A trade union has opposed the Government’s plan to compulsorily acquire 4,272 acres belonging to East African Portland Cement Company (EAPCC).
While detailing reasons for opposing the plan, Central Organisation of Trade Unions (Cotu) said Kenyan workers, who are the majority shareholders at Portland Cement, will be stripped of an important asset.
According to Cotu, the workers own the cement maker through the National Social Security Fund (NSSF).
The Government has said the land in Athi River is marked for two ‘Big Four Agenda’ projects - affordable housing and manufacturing.
In a letter dated July 11 this year, Lands Principal Secretary Nicholas Muraguri instructed Edwin Kinyua, the Chairman of Portland Cement’s board, to surrender title deeds to the land.
“In order to get adequate land for affordable housing development, the Government has identified Land Reference Number 10425 measuring 4,272 acres situated in Athi River,” reads the letter seen by The Standard.
“Besides affordable housing, the Government will use part of this land for manufacturing and other urban uses as envisioned in the economic and macro pillar of Vision 2030.”
Muraguri said from his ministry’s records, the land was leased for a term of 945 years, beginning April 1, 1960, for agricultural use.
He argued that Portland Cement started using the land for mining purposes and since the lime stone mines were exhausted, it was time the Government took back the land.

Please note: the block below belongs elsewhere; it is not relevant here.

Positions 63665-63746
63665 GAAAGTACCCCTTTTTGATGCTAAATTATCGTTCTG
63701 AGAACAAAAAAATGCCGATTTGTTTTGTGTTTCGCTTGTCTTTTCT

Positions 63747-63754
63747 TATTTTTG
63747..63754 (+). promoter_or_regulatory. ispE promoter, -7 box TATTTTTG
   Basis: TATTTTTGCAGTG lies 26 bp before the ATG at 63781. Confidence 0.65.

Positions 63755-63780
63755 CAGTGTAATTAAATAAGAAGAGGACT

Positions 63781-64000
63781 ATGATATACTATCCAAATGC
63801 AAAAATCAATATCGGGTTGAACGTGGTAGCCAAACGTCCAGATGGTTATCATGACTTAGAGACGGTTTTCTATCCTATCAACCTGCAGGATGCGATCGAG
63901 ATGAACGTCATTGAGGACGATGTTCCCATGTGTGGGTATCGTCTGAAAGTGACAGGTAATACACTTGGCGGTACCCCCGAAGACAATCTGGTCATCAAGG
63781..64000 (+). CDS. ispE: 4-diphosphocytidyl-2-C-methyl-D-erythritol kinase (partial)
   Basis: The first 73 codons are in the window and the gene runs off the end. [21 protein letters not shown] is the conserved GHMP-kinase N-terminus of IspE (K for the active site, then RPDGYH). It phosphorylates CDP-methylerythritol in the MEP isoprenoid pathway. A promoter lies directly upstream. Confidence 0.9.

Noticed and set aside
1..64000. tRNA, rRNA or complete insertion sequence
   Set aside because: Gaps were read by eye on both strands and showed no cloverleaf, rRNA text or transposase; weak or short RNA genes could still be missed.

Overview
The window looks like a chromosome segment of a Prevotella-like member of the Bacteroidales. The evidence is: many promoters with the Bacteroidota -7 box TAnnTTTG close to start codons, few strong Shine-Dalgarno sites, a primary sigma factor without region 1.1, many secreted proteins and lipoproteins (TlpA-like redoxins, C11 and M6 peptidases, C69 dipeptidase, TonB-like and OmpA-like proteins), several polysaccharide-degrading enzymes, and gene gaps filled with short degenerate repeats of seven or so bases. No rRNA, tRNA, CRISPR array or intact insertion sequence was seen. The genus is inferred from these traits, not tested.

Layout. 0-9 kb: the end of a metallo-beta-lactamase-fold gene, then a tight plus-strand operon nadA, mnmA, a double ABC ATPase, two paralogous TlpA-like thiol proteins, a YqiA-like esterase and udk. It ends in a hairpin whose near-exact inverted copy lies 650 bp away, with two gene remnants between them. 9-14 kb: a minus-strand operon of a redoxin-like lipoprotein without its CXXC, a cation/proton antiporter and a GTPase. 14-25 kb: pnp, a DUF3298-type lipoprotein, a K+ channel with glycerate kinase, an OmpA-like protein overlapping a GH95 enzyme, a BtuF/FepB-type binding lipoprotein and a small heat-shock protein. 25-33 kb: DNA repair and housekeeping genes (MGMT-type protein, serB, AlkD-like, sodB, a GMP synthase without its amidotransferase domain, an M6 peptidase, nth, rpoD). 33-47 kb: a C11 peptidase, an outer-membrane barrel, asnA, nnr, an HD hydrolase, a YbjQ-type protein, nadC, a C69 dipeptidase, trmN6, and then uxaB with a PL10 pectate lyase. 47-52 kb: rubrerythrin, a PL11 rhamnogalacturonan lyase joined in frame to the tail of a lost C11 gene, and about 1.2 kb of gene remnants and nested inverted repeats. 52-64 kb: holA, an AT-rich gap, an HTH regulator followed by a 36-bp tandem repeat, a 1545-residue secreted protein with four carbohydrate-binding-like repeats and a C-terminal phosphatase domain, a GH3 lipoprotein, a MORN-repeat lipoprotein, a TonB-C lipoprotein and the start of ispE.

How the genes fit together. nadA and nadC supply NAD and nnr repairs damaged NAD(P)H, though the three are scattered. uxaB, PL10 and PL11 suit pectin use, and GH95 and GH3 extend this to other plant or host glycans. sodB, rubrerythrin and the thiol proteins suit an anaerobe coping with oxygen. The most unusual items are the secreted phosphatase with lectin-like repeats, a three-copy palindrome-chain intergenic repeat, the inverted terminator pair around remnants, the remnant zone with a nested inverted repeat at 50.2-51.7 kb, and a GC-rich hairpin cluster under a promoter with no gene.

“Government has noted that L.R No. 10425 among other holdings owned by EAPCC has become subject to illegal invasions and unplanned developments,” the letter states.
“In this regard, State will team up with the EAPCC management to ensure that all parcels are secured and any plans EAPCC has on the same land are, in accordance with the law, regularised and realised in a coordinated fashion for the benefit of the corporation.”
Responding to the demands, Cotu Secretary General Francis Atwoli said the decision to force EAPCC to surrender the land was suspicious.
Without providing evidence, Mr Atwoli said some Government honchos want to grab the land for their own use.
“NSSF as a majority shareholder in the cement company with 28 per cent shares was not consulted prior to the Government’s decision to acquire the land,” Atwoli said.
He noted that any attempts by State to forcibly acquire the land would be met with resistance from the courts.
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